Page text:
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Army Commander paid us a brief (and mercifully in-
formal) visit, and this glimpse of his geniality made
the men feel that they had done creditably. Neverthe-
less, as he squelched among the brown tents in his
boots and spurs, more than one voice might have been

heard muttering, "Why couldn't the old-----have

dumped us in a drier spot?35 But the Fourth Army
figure-head may well have been absent-minded that
afternoon, since the Welsh Division had attacked
Mametz Wood earlier in the day, and he must already
have been digesting the first reports, which reached us
in wild rumours next morning.

Basking in the sunshine after breakfast with Barton
and Durley, I felt that to-day was all that concerned
us. If there had been a disastrous muddle, with troops
stampeding under machine-gun fire, it was twelve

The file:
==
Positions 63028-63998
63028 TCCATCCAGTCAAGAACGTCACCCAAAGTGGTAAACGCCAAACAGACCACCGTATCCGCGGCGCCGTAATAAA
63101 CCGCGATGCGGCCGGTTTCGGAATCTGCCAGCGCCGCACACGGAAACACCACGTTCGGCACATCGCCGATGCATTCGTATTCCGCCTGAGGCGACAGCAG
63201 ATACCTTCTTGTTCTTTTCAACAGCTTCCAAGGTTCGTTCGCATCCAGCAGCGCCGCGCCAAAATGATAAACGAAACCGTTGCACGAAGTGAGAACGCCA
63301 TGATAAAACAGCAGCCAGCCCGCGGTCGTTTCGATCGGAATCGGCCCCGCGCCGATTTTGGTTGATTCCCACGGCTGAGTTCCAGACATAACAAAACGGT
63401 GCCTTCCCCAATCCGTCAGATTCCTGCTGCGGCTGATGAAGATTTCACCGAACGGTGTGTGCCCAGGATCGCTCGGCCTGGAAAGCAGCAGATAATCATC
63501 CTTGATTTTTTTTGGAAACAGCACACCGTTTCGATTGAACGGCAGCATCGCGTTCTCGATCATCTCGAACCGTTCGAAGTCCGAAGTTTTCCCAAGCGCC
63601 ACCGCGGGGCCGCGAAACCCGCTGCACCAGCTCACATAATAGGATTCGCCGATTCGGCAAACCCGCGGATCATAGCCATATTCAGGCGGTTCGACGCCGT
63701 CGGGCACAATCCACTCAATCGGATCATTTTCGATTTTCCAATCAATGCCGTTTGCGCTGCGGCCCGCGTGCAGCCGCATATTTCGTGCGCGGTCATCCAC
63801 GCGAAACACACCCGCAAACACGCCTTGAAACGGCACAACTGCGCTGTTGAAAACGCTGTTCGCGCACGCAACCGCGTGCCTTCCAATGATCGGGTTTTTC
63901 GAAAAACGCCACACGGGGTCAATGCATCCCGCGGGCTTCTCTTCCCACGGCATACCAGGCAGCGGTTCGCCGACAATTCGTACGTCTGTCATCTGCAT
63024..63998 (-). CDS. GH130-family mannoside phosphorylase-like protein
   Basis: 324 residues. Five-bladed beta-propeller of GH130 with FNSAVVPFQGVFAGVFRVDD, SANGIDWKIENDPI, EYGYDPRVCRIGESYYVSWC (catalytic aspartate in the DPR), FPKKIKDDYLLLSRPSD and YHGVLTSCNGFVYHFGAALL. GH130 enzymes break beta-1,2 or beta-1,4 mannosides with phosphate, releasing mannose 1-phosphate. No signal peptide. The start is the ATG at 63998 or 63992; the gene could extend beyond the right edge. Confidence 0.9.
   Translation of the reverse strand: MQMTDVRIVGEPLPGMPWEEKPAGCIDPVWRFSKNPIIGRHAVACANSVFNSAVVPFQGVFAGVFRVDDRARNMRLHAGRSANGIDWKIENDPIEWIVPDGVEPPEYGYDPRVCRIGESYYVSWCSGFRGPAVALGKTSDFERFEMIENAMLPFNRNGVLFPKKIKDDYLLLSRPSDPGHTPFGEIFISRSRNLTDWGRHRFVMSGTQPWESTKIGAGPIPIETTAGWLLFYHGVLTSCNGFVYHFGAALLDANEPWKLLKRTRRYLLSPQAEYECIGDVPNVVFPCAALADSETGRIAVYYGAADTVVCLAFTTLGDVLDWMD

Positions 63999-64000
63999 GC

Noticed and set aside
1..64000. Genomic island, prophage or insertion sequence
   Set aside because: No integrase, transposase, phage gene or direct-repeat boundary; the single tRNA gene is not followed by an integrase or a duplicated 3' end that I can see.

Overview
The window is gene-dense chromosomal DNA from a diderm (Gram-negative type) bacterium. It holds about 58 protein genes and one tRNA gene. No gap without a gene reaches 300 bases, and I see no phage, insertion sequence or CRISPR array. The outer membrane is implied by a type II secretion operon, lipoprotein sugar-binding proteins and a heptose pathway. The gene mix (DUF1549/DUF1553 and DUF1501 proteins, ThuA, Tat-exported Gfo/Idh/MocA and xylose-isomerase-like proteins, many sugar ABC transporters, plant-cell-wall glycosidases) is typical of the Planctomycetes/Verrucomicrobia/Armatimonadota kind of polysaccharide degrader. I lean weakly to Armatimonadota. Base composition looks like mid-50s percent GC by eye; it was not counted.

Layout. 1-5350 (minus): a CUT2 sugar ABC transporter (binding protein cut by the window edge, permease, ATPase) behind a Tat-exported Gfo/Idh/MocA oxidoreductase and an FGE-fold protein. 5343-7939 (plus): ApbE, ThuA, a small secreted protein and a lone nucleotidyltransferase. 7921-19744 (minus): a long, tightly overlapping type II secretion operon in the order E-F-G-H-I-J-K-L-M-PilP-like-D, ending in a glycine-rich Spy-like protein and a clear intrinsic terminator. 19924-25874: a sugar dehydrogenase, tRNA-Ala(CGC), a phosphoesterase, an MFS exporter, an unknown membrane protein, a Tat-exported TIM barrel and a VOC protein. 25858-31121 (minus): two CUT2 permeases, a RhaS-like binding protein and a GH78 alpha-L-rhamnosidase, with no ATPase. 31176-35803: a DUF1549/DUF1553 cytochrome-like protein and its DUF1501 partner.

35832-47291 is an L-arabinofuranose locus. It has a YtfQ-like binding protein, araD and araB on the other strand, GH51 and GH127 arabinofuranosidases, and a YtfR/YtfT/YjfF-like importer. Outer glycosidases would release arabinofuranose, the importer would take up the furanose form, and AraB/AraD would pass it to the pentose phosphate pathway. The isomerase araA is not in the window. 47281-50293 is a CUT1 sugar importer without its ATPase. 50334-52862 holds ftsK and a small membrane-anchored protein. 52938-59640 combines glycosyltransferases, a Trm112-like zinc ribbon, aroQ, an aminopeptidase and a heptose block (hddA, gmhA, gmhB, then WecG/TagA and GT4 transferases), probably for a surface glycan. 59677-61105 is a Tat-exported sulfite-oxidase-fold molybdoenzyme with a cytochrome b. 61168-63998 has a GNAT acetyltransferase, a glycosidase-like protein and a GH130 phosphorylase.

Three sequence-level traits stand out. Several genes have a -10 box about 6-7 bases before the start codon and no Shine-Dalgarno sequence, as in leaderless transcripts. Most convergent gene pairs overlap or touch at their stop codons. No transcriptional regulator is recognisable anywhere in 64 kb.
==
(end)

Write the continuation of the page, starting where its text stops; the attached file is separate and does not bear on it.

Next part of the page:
miles away and no business of ours until we were
called upon to carry on the good work. There were
no parades to-day, and we were going into Amiens for
lunch—Dottrell and the Adjutant with us. Barton,
with a brown field-service notebook on his knee, was
writing a letter to his wife. "Do you always light your
pipe with your left hand, Kangar?" he asked, looking
up as he tore another leaf out. I replied that I sup-
posed so, though I'd never noticed it before. Then
I rambled on for a bit about how unobservant one
could be. I said (knowing that old man Barton liked
hearing about such things) "We've got a grandfather
clock in the hall at home and for years and years I
thought the maker's name was Thos. Verney. London.
Then one day I decided to give the old brass face
a polish up and I found that it was Thos. Vernon>
Ludlow!" Barton thought this a pleasing coincidence
because he lived in Shropshire and had been to Lud-
low Races. A square mile of Shropshire, he asserted,